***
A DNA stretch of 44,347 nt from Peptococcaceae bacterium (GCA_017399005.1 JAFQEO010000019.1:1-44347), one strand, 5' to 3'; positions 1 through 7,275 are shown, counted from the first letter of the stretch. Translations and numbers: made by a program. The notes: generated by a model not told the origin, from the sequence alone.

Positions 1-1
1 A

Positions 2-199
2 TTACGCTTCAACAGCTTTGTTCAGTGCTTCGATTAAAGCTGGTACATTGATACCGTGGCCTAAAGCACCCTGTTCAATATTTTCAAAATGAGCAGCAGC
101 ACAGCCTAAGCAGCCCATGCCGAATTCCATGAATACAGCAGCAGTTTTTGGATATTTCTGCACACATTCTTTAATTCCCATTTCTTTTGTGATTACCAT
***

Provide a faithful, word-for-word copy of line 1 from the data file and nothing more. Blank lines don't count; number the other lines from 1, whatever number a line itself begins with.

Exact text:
A DNA stretch of 44,347 nt from Peptococcaceae bacterium (GCA_017399005.1 JAFQEO010000019.1:1-44347), one strand, 5' to 3'; positions 1 through 7,275 are shown, counted from the first letter of the stretch. Translations and numbers: made by a program. The notes: generated by a model not told the origin, from the sequence alone.